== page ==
Saturday, 3 September 2011

Intangible Fixed Assets

Intangible assets may be defined as a special class of irrelevant fixed assets of which brands, copyrights, formulas, franchises, good will, patents and trade-marks are leading examples. The chief common characteristics of intangible assets are:
1. They are usually directly related to the future earnings of a business.
2. Their value is generally dependent upon the "going-concern" concept of business enterprise. They attach to the enterprise as a whole. Although exceptions exist, like copyrights and patents, intangible assets evince a tendency to be inseparable from the business which owns them. Goodwill is an outstanding example.
The test of the value of intangibles is earning power. To clothe intangibles with accounting value a business should have earning power large enough to cover satisfactorily not only its net tangible assets but its intangibles as well. Thus, intangible assets should be capitalized only when they have a genuine present value defensible by the test of earnings yet to be realized. When so capitalized, debits to intangible asset accounts may include reasonable costs to purchase, develop and defend.
Intangibles of definite life should be amortized over their commercial useful life by periodic charges to operations. There is a tendency on the part of some accountants to value intangibles of indefinite life at cost, with never any deduction of amortization.
However, accounting valuations for intangible assets of definite and indefinite lives are warranted only by the test of the present life of future earning power.
The inauguration of intangible assets with significant account balances raises practical problems of accounting valuations. At best, many of the valuations attending the intangible assets of actual business are characterized by transience and uncertainty. In the interest of financial conservatism, many companies have written off their intangible assets. Lump sum write-offs of the values of intangible assets should be made by special debits to the comprehensive income account with current profit and loss. Credits are generally made to the asset accounts involved rather than to accounts with valuation reserves.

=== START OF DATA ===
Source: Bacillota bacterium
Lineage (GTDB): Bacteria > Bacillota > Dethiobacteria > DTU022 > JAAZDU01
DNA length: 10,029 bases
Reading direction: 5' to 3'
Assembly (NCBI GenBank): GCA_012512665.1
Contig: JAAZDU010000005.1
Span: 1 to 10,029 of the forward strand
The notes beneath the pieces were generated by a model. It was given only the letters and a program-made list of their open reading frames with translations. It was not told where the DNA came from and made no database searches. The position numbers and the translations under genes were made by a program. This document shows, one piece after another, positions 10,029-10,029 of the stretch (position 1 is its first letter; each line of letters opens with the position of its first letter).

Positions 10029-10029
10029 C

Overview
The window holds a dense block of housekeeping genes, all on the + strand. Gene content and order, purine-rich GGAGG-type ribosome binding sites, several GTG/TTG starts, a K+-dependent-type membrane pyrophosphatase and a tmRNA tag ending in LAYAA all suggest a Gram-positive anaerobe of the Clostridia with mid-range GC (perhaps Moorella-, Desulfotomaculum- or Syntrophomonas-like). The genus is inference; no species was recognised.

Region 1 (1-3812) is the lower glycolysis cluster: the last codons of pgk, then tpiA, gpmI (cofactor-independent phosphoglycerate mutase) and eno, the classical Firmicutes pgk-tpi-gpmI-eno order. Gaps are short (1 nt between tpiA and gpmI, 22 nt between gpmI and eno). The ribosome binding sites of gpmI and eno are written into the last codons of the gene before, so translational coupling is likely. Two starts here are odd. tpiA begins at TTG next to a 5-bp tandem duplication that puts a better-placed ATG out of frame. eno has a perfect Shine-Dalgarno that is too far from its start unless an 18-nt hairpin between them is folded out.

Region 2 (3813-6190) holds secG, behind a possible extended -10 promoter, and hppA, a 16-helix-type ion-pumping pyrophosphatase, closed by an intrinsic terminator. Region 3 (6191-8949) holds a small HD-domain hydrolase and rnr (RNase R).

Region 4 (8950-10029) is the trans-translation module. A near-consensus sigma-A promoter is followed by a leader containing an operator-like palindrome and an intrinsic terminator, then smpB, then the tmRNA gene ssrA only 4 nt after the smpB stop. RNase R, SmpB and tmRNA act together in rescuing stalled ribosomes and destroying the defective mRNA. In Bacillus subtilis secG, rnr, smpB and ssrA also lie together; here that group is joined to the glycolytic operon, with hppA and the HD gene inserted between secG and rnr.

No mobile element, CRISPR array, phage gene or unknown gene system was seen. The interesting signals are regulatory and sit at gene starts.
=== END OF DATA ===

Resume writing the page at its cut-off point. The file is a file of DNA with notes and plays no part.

Copyrights have a legal life of twenty-eight years with privilege of renewal for a similar period. Because copyright revenues generally last only a few years, the copyright cost should be written off in proportion to gross revenues as nearly as it is possible to do so. Some companies go so far as to write off the entire cost against the gross revenue of the first year.
Goodwill exists when the net income of a specific business unit is greater than the normal rate of return expected for the general business or industry of which the specific unit is a part. Goodwill is the valuation placed upon this extra earning power.
Goodwill may also be defined as follows: When a specific business unit has a value over and above the fair value of its net assets (excluding goodwill), the difference is goodwill.
Reasons advanced for the existence of goodwill include the following:
• Efficient and well-mannered organization
• Favourable customer attitude and buying habits
• Site
• Monopoly
• Quality of merchandise and service
• Possession of special privileges
• Reputation for fair dealing
Patents should be recorded on the books at cost. Cost includes:
Purchase price Fees (attorney and federal)
Developmental expenditures Cost of legal defense
Patents have a definite life of seventeen years without privilege of renewal. They should be amortized by writing off at least 1/17 of their cost each year to the operating account, Patents Expense, or Amortizations of Patents. However, if a patent has a commercial life of less than seventeen years, the write-offs should be proportionately greater. Ideally, the cost of a patent should be written off in proportion to the annual gross incomes earned on the patent.
This asset should be valued at cost to purchase, develop and defend. Because its legal life is without limit, a trade-mark is the permanent and exclusive property of its owner. Valuation of a trade-mark may therefore remain continuously at cost (i.e., without deduction for amortization). Many concerns, however, write-off such values as a matter of such conservatism, or carry them at a nominal valuation. In no case is there warrant for the retention of an accounting valuation for a trade-mark whose commercial value has expired.

For More Information:

Principles Of Accounting